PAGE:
Iceland’s Main Glaciers
A Brief Summary of Iceland’s main Glaciers.
Iceland has multiple glaciers and some of them have become very famous. Glaciers have formed on our island over an extended period of time and are receding heavily.
Iceland got its name from all the ice in and around the country at the time of settlement. Some of the same ice caps still remain even today and in this article, we will be covering some of main Iceland’s glaciers.
We will start off with Langjokull Glacier since it’s our favorite one and our base of operations. With an area covering about 953 km² and a volume of ice of about 195 km³, it is Iceland’s 2nd largest glacier. The highest point of the ice cap is called Baldjokull, which is 1,450 m above sea level. Langjokull reaches a maximum ice thickness of about 580 m. Another reason we love this glacier so much is its proximity to Reykjavik. It only takes about 2 1/2 hours to reach our glacier hut on the east side, making it closer to the capital than any other glacier. To top it all off, it is only about 45 min. drive from Gullfoss Falls, one of the main attractions of the famous Golden Circle. Hence, it is an ideal add-on to Iceland’s most popular travel route. For more info, please see Meet us at Gullfoss and Snowmobile and Ice Cave Tour in Iceland.
Our next glacier will be Vatnajokull Glacier. Covering about 8,100 km² and with a volume of about 3,000 km³, it is not only Iceland’s biggest glacier but the largest in Europe. Its thickest part is about 950 m and it has an average thickness of about 400 m. There are 30 outlet glaciers stretching from Vatnajokull and it is located on a very active volcanic area, namely Grimsvotn, Oræfajokull, and Bardarbunga Volcanoes (try these as tongue-twisters). In wintertime, snowmobile and modified super 4×4 tours are operated on the ice cap. It also contains Iceland’s most beautiful natural blue ice caves, such as the Crystal Ice Cave. Finally, the popular Jokulsarlon, a connected glacier lagoon, is located south of Vatnajokull with its magnificent floating icebergs. Several films and TV series have used Vatnajokull as a setting, for example; James Bond: A View to a Kill, Games of Thrones, and Amazing Race.
Our 3rd and coincidentally, 3rd largest glacier in Iceland is called Hofsjokull Glacier. Its ice cap covers around 925 km² and its highest peak is 1,765 m. It is located on a seemingly active central volcano, yet it is not known when it last erupted. There is regular seismic activity which indicates that the volcano might still be active. Hofsjokull is located between Langjokull and Vatnajokull, in the west of the Icelandic highlands. It has an attractive round shape which measures about 35-40 km in diameter. Its thickest point of ice is 750 m which is explained by its deep volcanic crater. It is possible to do snowmobiling there in the wintertime, though there are no scheduled daily departures.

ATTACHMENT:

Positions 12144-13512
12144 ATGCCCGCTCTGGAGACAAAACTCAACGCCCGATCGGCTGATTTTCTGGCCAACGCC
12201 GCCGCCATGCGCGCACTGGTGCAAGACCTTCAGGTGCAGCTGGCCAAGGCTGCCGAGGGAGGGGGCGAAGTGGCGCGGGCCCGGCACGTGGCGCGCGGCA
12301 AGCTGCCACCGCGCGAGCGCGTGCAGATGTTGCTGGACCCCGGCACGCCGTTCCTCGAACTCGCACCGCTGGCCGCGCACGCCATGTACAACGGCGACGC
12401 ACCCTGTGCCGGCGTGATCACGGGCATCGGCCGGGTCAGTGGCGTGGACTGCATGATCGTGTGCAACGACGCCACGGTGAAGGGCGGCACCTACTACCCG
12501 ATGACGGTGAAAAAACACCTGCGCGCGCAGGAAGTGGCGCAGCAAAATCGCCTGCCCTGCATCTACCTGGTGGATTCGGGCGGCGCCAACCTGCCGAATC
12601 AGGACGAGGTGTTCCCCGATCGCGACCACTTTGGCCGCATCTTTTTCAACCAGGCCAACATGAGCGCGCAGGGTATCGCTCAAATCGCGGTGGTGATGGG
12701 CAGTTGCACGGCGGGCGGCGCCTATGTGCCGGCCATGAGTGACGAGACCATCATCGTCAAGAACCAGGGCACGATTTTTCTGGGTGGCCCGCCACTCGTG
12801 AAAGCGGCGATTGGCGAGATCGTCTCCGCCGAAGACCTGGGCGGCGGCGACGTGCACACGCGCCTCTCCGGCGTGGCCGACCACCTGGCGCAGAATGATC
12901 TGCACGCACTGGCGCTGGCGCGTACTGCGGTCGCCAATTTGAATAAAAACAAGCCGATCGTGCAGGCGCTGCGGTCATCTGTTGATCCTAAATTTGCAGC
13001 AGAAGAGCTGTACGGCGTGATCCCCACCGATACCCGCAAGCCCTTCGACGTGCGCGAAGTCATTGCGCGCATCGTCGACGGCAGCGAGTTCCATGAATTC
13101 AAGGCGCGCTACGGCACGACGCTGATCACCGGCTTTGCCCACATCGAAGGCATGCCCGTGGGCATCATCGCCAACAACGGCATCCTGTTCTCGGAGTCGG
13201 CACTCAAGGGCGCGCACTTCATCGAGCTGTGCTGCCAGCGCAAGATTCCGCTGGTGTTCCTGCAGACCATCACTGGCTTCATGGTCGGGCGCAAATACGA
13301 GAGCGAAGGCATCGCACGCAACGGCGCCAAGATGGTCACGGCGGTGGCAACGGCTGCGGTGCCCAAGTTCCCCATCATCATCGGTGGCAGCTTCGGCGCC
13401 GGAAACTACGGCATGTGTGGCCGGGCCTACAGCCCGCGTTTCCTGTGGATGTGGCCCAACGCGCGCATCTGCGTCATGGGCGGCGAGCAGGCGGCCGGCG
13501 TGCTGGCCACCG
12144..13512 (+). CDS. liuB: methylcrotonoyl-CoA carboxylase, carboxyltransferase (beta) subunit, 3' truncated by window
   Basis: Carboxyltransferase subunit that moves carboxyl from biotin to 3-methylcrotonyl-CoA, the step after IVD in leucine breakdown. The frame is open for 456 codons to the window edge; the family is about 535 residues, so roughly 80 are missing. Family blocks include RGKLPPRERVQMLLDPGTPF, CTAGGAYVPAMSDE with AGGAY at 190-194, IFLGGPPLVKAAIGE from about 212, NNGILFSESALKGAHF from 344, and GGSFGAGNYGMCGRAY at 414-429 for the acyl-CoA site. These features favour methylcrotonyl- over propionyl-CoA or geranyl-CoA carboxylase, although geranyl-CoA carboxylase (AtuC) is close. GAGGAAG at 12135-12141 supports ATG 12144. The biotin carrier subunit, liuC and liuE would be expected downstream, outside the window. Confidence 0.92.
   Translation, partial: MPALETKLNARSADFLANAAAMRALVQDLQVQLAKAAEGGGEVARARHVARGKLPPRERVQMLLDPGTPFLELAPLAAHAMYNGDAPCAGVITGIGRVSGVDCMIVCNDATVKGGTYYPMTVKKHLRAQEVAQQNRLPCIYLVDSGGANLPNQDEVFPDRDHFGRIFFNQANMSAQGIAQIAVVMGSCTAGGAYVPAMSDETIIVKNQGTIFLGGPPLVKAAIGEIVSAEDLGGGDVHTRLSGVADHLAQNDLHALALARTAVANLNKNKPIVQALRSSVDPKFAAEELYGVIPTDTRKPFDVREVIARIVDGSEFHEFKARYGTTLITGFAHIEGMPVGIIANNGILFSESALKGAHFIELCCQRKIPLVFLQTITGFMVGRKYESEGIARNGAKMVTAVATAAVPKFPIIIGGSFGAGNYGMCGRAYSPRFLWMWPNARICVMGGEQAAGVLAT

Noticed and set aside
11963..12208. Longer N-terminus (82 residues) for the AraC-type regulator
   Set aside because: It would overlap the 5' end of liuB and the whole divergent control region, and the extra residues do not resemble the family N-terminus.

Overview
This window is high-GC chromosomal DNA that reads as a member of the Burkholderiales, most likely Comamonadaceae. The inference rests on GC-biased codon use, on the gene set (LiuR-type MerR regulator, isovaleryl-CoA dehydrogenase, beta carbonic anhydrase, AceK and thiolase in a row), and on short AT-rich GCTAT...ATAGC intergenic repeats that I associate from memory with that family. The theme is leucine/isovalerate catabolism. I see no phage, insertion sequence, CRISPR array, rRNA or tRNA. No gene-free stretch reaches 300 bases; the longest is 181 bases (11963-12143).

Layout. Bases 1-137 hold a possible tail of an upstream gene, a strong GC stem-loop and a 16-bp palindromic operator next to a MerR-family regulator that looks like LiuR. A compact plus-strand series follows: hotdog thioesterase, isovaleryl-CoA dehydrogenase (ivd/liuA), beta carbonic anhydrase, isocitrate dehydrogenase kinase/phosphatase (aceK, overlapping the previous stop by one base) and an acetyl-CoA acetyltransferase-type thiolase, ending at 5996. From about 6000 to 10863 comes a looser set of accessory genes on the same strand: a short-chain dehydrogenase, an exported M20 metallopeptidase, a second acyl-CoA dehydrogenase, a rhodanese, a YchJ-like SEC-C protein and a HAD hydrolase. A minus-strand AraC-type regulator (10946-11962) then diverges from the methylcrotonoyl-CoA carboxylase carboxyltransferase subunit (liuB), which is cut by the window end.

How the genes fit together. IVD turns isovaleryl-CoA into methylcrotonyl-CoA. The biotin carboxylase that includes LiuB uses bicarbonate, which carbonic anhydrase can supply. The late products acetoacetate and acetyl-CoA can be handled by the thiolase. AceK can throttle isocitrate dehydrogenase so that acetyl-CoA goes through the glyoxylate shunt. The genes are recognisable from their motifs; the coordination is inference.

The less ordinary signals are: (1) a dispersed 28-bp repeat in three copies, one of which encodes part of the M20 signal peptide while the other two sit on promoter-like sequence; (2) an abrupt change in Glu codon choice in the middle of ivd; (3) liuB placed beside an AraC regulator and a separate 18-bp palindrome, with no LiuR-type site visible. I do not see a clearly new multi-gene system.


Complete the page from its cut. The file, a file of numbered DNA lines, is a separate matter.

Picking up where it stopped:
Our 4th and final glacier is Snæfellnesjokull Glacier. It might not be one of Iceland’s largest ice caps, but it is certainly one of the most impressive ones. The reason for this is the beautiful triangular shape of the mountain underneath, Mt. Snæfell, which resembles Japan’s famous Mt. Fuji (please Google for comparison). The glacier became iconic when Jules Verne used it as a highlight in his novel Voyage au Centre de la Terre or Journey to the Centre of the Earth. In the story, the party starts the journey by entering the ice cap’s crater but under Snæfellsjokull, lies an active stratovolcano. Its highest peak stands tall at 1,446 m. For the past years, the ice cap has been receding and there is a fear that in some years or decades, it may suffer the same fate as the ex-glacier OK, no longer holding the title “glacier.” Snowmobile tours are sometimes operated in the wintertime and so are scheduled hiking tours. Though the latter need to be organized as group tours with lifelines connecting hikers due to the danger of crevices. It is a great hike and well worth your time and money. Not to mention all the other great sites that the Snæfellsnes Peninsula has to offer; Arnarstapi, Hellnar, Lóndrangar, Vatnshellir Cave, Djúpalónssandur, Skarðvík White Beach, Well of the Irish, Mt. Kirkjufell (also featured in Games of Thrones), the Berserk Lava Field and Natural Heritage Site Gerduberg Basalt Columns. A highly recommended accommodation would be Hotel Budir, an old, rustic yet luxury countryside hotel.
So, that concludes our article on some of Iceland’s main glaciers. We sincerely hope you get a chance to visit some of them in the future and of course, we would be delighted to take you on a trip on Langjokull Glacier. Do not forget to add them to your bucket list on things to do when in Iceland. Good journey!